Drugs, Human Rights, Trade, and Distrust: The Evolution of U.S.-Mexican Relations

11/10/2015 By Tom Long, War on the Rocks

President Obama visits Mexico President Enrique Pena NietoLast month, citing human rights concerns, the United States quietly withheld about $5 million in counternarcotics assistance for Mexico. The State Department declined to certify that Mexico met conditions imposed on the aid by Congress under the Leahy Amendment, triggering the 15-percent reduction in funding for Mexican security agencies. Though more than $140 million of other U.S. funding will continue to flow, the decision — first reported by The Washington Post and confirmed by a deputy spokesman at the State Department — was cheered by human rights advocates. A senior official at Human Rights Watch told The New York Times that the cut was “unprecedented.”

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NarcoData: The 40 year-history of drug cartels in Mexico

10/27/2015 El Daily Post

narcodataNarcoData is a data journalism project in which Animal Politico and El Daily Post explain the evolution and growth of organized crime in Mexico.

There are nine active cartels in Mexico, a country threatened by violence.

Drug cartel leaders become the stuff of legend…Organized crime in Mexico is disproportionately large and its framework is difficult to understand because the cartels don’t just participate in the rapidly growing drugs market, they also sponsor dozens of criminal cells that extort and terrorize the public.

Animal Politico identified the need to explain the growth of organized crime and created NarcoData — an interactive website that offers an in-depth study of the past four decades of organized crime in Mexico — so that our readers can more easily understand how it has evolved.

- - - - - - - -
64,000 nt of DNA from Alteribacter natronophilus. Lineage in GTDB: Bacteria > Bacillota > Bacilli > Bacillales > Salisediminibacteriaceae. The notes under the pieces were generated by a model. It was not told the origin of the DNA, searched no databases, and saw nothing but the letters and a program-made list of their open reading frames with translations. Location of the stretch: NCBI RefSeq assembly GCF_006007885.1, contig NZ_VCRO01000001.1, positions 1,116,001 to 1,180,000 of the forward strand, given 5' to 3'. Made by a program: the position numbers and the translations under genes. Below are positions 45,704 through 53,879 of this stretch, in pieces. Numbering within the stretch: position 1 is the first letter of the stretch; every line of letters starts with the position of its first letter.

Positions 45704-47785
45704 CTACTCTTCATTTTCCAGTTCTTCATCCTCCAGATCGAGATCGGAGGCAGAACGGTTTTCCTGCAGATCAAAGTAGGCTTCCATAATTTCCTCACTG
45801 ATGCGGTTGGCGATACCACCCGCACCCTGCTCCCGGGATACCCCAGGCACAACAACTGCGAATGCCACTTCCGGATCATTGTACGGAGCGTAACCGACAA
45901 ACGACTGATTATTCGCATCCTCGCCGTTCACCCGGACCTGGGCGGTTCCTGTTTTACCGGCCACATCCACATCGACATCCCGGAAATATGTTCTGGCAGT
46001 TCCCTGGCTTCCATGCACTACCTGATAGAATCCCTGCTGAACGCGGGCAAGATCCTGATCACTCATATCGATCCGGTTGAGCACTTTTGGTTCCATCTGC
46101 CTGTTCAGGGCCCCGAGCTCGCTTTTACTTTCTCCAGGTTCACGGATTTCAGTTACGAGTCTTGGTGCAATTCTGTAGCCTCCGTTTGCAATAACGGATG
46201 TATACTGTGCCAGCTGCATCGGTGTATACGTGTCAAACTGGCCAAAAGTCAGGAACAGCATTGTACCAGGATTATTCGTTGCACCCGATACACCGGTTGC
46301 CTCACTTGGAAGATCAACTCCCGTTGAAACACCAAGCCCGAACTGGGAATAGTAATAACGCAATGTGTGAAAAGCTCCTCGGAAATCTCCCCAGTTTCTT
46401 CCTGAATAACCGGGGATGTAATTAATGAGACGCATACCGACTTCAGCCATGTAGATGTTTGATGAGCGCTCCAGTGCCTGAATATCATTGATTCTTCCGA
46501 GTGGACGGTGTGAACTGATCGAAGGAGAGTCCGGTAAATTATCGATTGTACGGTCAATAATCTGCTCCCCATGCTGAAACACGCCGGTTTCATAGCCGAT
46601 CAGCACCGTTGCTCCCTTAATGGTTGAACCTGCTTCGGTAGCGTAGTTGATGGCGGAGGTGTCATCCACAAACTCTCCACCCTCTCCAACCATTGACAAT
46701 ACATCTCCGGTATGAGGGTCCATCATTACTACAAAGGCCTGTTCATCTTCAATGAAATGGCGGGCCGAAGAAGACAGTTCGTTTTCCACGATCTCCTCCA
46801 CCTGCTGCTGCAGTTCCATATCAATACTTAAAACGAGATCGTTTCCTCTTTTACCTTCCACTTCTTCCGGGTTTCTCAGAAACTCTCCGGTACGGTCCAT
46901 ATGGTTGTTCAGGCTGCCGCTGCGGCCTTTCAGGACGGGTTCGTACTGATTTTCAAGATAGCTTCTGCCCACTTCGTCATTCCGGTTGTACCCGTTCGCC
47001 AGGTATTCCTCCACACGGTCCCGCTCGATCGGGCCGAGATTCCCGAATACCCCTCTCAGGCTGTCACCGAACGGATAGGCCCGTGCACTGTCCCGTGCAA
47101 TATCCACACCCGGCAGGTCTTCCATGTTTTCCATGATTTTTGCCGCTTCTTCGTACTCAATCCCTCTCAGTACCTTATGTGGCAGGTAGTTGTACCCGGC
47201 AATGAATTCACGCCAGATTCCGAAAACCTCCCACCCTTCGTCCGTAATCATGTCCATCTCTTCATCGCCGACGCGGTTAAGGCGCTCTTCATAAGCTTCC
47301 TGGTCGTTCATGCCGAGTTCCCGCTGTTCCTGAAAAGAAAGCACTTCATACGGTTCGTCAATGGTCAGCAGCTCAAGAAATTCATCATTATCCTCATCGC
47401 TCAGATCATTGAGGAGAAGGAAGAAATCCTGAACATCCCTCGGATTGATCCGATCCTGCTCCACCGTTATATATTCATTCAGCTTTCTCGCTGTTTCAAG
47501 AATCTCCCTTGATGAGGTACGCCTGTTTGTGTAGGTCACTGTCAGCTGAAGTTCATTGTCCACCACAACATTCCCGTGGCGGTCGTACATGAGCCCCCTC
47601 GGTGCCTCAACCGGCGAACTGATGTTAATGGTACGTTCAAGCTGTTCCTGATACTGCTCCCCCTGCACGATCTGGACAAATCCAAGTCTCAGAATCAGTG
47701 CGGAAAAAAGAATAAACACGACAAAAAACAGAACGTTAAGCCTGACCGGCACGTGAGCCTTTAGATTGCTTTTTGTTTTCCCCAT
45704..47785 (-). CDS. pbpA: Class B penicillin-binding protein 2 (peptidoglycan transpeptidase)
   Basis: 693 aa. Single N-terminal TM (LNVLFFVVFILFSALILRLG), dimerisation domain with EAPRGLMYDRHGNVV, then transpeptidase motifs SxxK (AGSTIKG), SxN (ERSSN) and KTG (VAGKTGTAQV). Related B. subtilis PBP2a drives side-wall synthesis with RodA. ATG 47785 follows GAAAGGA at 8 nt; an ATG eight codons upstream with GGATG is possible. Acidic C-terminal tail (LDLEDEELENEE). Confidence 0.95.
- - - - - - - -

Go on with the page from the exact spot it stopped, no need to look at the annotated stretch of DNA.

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Event This Thursday! Prayers for the Stolen, A Discussion of Violence against Women in Mexico

18007563WHEN: Thursday, October 8, 4:00-5:30pm

WHERE: 5th Floor Conference Room, Woodrow Wilson Center

Click here to RSVP.

A New York Times Book Review’s Editors Choice, Prayers for the Stolen has brought to light the scale of abduction of young girls into sex slavery in Mexico. Clement will be reading from and discussing Prayers for the Stolen, the result of ten years of research, which included interviews with women of drug traffickers, girls and women in rural communities and prisoners in Mexico City’s Santa Martha jail. An illuminating and affecting portrait of women in rural Mexico, and a stunning exploration of the hidden consequences of the drug war, Prayers for the Stolen is an unforgettable story of friendship, family, and determination.

The Mexico Institute and Politics and Prose are pleased to invite you to a talk by author Jennifer Clement on the writing of her book Prayers for the Stolen.

Jennifer Clement is a leading chronicler of contemporary Mexico. Her work has been translated into 24 languages and has garnered international acclaim such as the New York Times Editor’s Choice, the NEA Fellowship for Literature, the UK’s Canongate Prize, France’s Gran Prix des Lectrices Lyceenes de ELLE, the PEN/Faulkner Prize shortlist, and the Sara Curry Humanitarian Award. Clement is a Santa Maddalena Fellow and member of Mexico’s prestigious “Sistema Nacional de Creadores”. As president of PEN Mexico, her work focused on the disappearance and killing of journalists.

Click here to RSVP.

Kingpin El Chapo Guzmán’s Prison Escape Triggers Wave Of Extraditions From Mexico To The U.S.

10/1/2015 Forbes

19437624579_88eab701c8_bIn a painful admission that its prisons have been compromised by powerful drug cartels, as proven by the recent spectacular escape of drug lord Joaquín El Chapo Guzmán from a maximum security prison, the Mexican government has taken the unprecedented move of extraditing 13 high-level criminals to the U.S.

The Department of Justice disclosed Wednesday that 13 individuals, including alleged high-level cartel members, arrived in the U.S. late in the day and were placed in the custody of U.S. Marshals Service. They will face charges of drug trafficking-related crimes, homicide, money laundering and rape pending in Texas, Georgia, Louisiana, California, Illinois, Arizona and Arkansas.

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Upcoming Book Event! Prayers for the Stolen, A Discussion of Violence against Women in Mexico

18007563WHEN: Thursday, October 8, 4:00-5:30pm